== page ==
SC Judge Finds Poker Innocent and Players Guilty of Gambling
A South Carolina judge found today that poker is predominantly a game of skill, but said that lack of clarity in state laws led to his decision that five poker players were guilty of illegal gambling. Even though he ruled that poker was not a game of chance as proscribed by state statutes, Judge Lawrence Duffy said the legislature had not defined "gaming" and "gambling house", and thus poker players may still be gambling illegally.
The absurdity contained in this decision stunned many legal observers. Clearly, citizens cannot be held liable for participation in activity that even the judge finds is undetermined as far as its legal status.
The law in South Carolina forbids card games in a gaming house. The state Attorney General and law enforcement for years have determined that this means games predominantly of chance are barred.
But Duffy concluded that the evidence was overwhelming that poker was a game mostly of skill. Yet, he said he couldn't definitely conclude poker was legal, because of lack of legislative definition.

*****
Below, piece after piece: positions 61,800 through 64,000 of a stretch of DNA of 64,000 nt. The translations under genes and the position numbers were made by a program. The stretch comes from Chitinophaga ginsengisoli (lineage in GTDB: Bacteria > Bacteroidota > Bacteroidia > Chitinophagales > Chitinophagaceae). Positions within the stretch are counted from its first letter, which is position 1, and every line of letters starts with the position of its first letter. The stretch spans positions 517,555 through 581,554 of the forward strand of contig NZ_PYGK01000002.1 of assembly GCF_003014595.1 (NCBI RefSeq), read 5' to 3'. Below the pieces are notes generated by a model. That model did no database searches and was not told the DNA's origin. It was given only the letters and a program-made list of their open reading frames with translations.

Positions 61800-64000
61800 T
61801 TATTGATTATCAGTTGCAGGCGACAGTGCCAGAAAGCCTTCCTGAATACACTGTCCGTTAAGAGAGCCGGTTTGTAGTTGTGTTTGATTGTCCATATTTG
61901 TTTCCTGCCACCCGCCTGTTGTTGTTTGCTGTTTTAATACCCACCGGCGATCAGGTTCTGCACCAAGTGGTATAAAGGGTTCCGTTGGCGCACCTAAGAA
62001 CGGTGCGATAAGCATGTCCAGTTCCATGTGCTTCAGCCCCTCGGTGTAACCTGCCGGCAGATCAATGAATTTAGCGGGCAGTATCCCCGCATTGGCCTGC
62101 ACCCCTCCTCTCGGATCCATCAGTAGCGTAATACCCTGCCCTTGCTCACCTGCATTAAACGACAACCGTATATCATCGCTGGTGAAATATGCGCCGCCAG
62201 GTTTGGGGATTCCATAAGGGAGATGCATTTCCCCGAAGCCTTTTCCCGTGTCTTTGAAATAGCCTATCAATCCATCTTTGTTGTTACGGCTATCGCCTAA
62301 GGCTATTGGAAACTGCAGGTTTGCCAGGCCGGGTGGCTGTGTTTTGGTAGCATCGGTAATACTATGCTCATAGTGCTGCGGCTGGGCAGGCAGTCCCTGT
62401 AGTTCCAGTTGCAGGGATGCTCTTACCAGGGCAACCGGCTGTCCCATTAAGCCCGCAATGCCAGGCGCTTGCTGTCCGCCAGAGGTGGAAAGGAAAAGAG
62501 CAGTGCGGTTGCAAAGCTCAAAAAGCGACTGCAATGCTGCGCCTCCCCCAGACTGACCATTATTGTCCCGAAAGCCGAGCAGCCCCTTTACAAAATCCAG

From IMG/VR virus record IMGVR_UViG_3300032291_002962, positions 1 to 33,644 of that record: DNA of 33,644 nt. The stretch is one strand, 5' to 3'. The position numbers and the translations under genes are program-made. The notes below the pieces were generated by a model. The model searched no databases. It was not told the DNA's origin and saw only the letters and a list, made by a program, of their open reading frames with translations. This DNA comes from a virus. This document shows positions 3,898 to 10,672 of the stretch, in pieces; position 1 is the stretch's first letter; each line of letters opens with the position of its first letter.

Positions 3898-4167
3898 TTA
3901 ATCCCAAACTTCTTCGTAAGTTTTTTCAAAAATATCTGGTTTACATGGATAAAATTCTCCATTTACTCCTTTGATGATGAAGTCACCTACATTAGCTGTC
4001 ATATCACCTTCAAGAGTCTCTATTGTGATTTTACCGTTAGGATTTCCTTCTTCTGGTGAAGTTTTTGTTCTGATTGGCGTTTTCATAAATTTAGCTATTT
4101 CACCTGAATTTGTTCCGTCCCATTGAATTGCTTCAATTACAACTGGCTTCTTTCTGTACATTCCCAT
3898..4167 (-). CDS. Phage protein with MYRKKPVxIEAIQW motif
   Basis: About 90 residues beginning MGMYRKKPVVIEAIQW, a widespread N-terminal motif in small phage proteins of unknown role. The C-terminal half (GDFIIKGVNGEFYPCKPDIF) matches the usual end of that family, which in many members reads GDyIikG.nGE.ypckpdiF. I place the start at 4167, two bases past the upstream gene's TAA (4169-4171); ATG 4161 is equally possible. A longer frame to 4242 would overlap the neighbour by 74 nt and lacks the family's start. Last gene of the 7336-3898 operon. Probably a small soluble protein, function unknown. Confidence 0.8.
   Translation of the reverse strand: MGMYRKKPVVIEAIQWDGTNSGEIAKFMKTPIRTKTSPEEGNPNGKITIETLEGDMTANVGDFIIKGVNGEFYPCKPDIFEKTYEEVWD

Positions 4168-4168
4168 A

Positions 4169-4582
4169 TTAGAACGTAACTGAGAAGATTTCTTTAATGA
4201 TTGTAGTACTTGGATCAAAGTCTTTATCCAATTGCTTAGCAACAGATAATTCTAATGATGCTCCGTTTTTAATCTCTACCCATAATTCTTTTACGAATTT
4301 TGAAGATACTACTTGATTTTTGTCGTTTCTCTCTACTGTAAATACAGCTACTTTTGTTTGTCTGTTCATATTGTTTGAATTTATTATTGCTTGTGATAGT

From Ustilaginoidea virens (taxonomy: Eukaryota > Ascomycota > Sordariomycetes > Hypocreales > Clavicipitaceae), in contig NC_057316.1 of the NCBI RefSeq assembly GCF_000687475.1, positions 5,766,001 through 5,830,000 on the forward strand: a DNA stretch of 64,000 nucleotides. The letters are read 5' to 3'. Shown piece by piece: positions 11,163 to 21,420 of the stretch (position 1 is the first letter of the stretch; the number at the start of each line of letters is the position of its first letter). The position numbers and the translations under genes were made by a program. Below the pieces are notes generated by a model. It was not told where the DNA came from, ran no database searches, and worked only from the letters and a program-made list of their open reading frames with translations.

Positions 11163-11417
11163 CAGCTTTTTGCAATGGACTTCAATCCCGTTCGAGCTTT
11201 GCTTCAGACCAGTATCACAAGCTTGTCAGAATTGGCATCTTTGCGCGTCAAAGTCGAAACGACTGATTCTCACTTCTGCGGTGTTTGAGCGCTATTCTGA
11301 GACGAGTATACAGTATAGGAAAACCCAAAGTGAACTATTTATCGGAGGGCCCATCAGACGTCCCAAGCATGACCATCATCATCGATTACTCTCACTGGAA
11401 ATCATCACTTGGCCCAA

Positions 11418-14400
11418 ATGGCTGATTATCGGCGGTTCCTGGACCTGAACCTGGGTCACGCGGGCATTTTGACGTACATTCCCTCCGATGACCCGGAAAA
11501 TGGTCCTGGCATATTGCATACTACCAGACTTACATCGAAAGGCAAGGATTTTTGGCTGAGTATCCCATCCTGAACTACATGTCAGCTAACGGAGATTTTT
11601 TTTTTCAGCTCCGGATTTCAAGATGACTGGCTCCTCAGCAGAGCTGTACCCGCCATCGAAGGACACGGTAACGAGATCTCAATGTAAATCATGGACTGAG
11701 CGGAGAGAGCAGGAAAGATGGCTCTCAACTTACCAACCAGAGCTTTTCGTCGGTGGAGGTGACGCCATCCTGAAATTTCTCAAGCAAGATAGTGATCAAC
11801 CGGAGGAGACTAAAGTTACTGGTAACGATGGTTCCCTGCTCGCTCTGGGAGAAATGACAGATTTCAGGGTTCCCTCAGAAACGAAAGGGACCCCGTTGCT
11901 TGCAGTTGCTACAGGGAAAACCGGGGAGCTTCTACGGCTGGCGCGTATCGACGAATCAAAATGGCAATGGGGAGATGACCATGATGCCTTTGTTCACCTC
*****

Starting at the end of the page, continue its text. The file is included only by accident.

Gaming law analyst Peter Bowman said, "People can't be convicted because they did something that just possibly was illegal. The prosecutor must prove they were engaged in illegal activity, beyond a reasonable doubt."
Bowman asserted that the conviction was likely to overturned on appeal. "The facts are settled, which mainly is that poker is a skill game. That is no longer in question. Now the appellate court must decide what specific acts are forbidden by statute, and if they find the law doesn't say, they must find for the defendants."
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